A centuries-old vineyard start-up | The Harbus

Daniel Schmid, Contributor
Mike Kelly
Mike Kelly, Entrepreneurship Editor

Mike Kelly (MBA ’22) chats with Daniel Schmid (MBA ’22) about how the 1661 Schmid Family Vineyards are bringing new ideas to an old industry.

Tell us about your background and what inspired you to become an entrepreneur.

Growing up in my family’s winery in Austria was full of entrepreneurial challenges. How do you set the price of a bottle of wine? Which products are complementary to our wine? What do our customers want? I’ve always enjoyed interacting with customers and being hands-on while helping out with a farmer’s market or in our store. Beyond the cellar there are stories of me selling stones to my relatives (don’t ask) or drawings to my neighbors when I was a kid (I really can’t draw very well). My first professional experience was working in a Fintech start-up in Austria, and when I found myself in a more corporate setting, I felt that starting and owning new initiatives was extremely rewarding.

What is the problem you are trying to solve?

I’m trying to solve two problems. First, how do we grow our family’s generational winery from a family business to a self-sustaining, healthy business that can be run by a non-family team? Many small-scale wineries stay alive through the efforts of their owner rather than a healthy business model. Our challenge is therefore to preserve our passionate and unique approach to wine making while bringing in a professional team that can continue to develop our vineyard.

The second challenge we are trying to address is that agriculture accounts for 19% of global CO2 emissions. Much of these emissions come from raising livestock as well as growing crops such as rice. However, I believe that wine as a differentiated product should serve as a leading example showing that nature-based agricultural products can preserve our planet and our climate rather than harm it.

What is your solution?

We found an innovative approach to help us in the initial phase of managing the business transition and to position us to integrate a team later. In particular, we have created a flagship leadership training program for graduates and young professionals in their gap year. The program is called “CEO for a Year”.

Through ceoforayear.com, we recruit top business talent from some of the best schools in the world. In particular, we allow a candidate to take responsibility for our cellar for an entire year. They will learn what it means to run a small business and know all its functions – from people leadership, to production and inventory management, to marketing and sales. All while spending a year living in a vineyard near Vienna, Austria, and becoming a wine expert in the process.

We also take a no-compromise approach to producing the highest quality wines while protecting our planet. Although sustainability has been a buzzword in the wine world for years, it is often not backed by clear metrics and rarely focuses on CO2 emissions. Our winery’s long tradition of caring for nature has led us to transform vineyards into biodiverse ecosystems and has been recognized with sustainability awards in the past. Now we have launched a new effort with the goal of becoming the first truly CO2 negative winery and setting an example for other small businesses and the rest of our industry. We want to achieve this by employing sustainable agricultural practices (eg no-till farming) and an ongoing effort to reduce lifecycle emissions (eg electrification of vehicles).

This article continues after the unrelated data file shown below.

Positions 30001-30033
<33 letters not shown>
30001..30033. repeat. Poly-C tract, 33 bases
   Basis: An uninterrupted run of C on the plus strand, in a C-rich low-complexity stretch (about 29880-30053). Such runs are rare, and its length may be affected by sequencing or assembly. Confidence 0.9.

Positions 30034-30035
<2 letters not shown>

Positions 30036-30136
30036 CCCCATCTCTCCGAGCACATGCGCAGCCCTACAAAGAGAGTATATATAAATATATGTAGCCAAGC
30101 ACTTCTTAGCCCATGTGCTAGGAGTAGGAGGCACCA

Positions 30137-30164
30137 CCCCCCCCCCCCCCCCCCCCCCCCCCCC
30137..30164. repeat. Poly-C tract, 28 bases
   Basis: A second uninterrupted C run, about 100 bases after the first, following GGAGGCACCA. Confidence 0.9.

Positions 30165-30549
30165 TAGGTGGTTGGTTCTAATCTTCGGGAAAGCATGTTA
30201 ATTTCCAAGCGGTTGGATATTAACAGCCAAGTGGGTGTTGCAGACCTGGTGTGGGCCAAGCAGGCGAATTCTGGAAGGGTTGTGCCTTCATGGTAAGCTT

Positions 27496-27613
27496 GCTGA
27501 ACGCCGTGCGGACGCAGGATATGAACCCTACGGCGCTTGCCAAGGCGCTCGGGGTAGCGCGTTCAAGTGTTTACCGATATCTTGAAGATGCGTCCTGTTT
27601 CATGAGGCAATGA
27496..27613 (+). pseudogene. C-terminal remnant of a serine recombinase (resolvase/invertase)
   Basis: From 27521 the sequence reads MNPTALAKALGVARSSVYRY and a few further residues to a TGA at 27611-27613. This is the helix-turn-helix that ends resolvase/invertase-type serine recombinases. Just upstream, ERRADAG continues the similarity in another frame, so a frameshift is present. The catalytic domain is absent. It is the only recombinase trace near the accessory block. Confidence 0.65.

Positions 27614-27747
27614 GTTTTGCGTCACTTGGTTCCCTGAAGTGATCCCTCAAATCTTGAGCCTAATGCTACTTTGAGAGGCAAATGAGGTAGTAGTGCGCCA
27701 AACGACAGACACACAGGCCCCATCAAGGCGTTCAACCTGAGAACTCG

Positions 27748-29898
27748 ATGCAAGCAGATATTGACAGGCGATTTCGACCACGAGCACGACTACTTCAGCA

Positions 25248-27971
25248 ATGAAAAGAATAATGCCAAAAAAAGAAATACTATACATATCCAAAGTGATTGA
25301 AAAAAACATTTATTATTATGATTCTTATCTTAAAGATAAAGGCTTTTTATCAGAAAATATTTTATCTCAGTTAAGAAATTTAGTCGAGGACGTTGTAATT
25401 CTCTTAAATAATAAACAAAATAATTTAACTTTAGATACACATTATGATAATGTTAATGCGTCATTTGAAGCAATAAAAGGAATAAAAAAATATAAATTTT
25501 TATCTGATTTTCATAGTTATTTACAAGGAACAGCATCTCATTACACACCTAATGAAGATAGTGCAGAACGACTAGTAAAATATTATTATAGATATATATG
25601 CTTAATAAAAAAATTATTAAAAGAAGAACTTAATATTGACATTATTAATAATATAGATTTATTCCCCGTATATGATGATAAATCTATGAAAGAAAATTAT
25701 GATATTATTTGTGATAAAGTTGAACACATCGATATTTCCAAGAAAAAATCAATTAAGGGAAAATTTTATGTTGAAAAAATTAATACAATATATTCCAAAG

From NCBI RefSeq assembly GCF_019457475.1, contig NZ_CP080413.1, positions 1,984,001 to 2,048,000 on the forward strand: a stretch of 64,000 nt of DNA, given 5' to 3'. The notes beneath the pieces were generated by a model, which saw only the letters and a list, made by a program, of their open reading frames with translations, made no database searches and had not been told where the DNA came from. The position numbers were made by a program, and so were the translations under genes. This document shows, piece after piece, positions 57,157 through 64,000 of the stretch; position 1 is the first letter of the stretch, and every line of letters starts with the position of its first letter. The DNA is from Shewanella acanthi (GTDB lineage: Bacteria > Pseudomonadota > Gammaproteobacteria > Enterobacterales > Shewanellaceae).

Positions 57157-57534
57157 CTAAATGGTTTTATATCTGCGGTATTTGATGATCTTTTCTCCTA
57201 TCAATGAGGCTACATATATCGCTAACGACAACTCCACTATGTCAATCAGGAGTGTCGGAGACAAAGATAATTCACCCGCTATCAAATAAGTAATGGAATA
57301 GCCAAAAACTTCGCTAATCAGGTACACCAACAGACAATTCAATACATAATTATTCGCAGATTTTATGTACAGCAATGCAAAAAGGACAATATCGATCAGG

What was the inspiration behind your business/idea?

We were able to trace the history of our winery back to 1661. In this story, I was continually inspired by the individual stories of some of our ancestors. The name of our new wine—Wolfshuber’s Secret— pays homage to some of these stories.

Who is the team behind your startup?

I am supported by my family, especially my brother Josef, who has decades of experience as a winemaker.

How did you start?

Last summer I shipped 600 bottles of our wine to Boston, which was the first time my family had exported our wine on this scale. Even though the wine was primarily for friends here at HBS, in a sense it was my start of taking over and reviving the winery. It also inspired me to rethink our label and launch the initiatives I mentioned earlier.

And after?

I am currently looking for importers and distributors who will bring our wine to restaurants and stores in the United States. We are recruiting our “CEO for a year” and we are about to bottle the inaugural vintage of our Wolfshuber’s Secret Grüner Veltliner white wines.

On top of that, we are just starting to build our social media presence. You can follow our journey on Instagram (@schmid.wine) and check out our website at schmid.wine.

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Daniel Schmid (MBA ’22) hails from the small town of Pillichsdorf near Vienna, Austria. Prior to HBS, he worked at McKinsey in cleantech consulting. Daniel’s goal is to help solve climate change.

Mike Kelly (MBA ’22) grew up outside of Pittsburgh, Pennsylvania. Prior to HBS, he spent five years in engineering, product strategy and program management at Ford. Last year, he co-founded Gaia AI, a robotics, artificial intelligence and carbon offset start-up tackling climate change.

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